One feature of this section of the quartier that immediately captured my interest was the sidewalks and gutters. The broad sidewalks are built up to almost a foot above ground to accommodate drainage, a system that is lacking in other areas of India that I have visited. On many streets, the edge of the sidewalk is marked with alternating black and white rectangles; whether this is to alert pedestrians or drivers of the location of the edge of the sidewalk, I do not know. In this part of La Ville Blanche, however, they served to further emphasize the presence of the gutters for me. I noted that most people prefer to walk in the street, even though the sidewalks provided more shade. (It was amazingly hot at 8 AM, the time that I began my exploratory trek.)
On Rue Suffren near the western edge of the French Quarter lies a villa that houses the Alliance Française, the French language and cultural organization with affiliates throughout the world. It was abuzz with predominantly “60-something” Francophones who were waiting for some event to take place, or perhaps to embark on a tour. Taking a quick look around the premises, I found a large courtyard, which serves as common ground for a dining area and a library, among other things. A large, overhead fan hanging from an arcade bordering the courtyard provided a cool breeze to augment the effect of the trees that shade the courtyard.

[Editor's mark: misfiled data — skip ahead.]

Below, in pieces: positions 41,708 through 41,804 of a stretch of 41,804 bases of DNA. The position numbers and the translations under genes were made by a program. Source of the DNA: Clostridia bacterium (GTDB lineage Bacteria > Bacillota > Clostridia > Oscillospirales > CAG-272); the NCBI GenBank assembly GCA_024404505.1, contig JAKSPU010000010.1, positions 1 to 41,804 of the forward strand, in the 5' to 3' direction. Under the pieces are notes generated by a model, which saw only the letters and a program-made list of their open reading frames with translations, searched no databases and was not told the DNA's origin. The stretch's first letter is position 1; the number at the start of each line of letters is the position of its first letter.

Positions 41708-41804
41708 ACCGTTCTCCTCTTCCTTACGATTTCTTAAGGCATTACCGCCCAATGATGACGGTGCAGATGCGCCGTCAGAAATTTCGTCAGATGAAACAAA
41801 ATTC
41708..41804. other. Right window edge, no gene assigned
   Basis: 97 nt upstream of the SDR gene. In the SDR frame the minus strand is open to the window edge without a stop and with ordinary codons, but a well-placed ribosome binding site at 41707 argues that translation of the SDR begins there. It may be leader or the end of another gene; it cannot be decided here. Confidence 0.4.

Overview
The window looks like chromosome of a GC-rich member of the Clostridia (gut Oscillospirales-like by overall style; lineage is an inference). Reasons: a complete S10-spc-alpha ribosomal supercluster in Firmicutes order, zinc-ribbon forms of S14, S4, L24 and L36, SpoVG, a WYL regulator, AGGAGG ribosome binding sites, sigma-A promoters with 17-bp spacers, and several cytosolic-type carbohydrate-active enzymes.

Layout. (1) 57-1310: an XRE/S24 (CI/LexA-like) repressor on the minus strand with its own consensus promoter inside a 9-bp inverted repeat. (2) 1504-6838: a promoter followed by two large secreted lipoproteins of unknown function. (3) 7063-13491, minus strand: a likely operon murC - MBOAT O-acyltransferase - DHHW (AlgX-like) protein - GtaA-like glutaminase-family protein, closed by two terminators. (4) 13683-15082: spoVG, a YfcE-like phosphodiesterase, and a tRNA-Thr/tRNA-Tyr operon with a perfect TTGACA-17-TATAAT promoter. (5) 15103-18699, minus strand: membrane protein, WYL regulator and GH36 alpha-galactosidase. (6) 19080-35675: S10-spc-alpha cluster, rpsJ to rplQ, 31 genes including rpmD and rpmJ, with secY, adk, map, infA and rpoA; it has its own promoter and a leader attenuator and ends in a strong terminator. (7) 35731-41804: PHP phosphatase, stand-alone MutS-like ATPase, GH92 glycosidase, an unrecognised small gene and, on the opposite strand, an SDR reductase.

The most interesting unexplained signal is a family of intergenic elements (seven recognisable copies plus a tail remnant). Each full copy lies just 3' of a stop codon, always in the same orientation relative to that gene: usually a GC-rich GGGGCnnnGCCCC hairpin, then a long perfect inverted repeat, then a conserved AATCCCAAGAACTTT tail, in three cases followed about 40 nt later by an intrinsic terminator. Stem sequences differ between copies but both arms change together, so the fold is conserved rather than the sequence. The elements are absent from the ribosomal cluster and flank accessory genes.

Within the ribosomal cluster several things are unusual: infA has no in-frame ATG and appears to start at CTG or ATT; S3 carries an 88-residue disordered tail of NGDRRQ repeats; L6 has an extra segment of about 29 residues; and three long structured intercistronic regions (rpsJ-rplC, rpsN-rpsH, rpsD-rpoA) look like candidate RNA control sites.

Leaving the Alliance Française, I crossed the canal that separates the French Quarter from the Tamil quarter, which was formerly known as La Ville Noire, or Black Town. I immediately noted a change in the architecture compared to the French Quarter — the style is called “vernacular” and it is prevalent in Tamil Nadu.
In the Muslim area, a distinctly Islamic flavor is present in the façades of buildings and in the grillwork that covers windows and entryways. Amusingly, a grill in this area bore the image of not one, but four Eiffel Towers!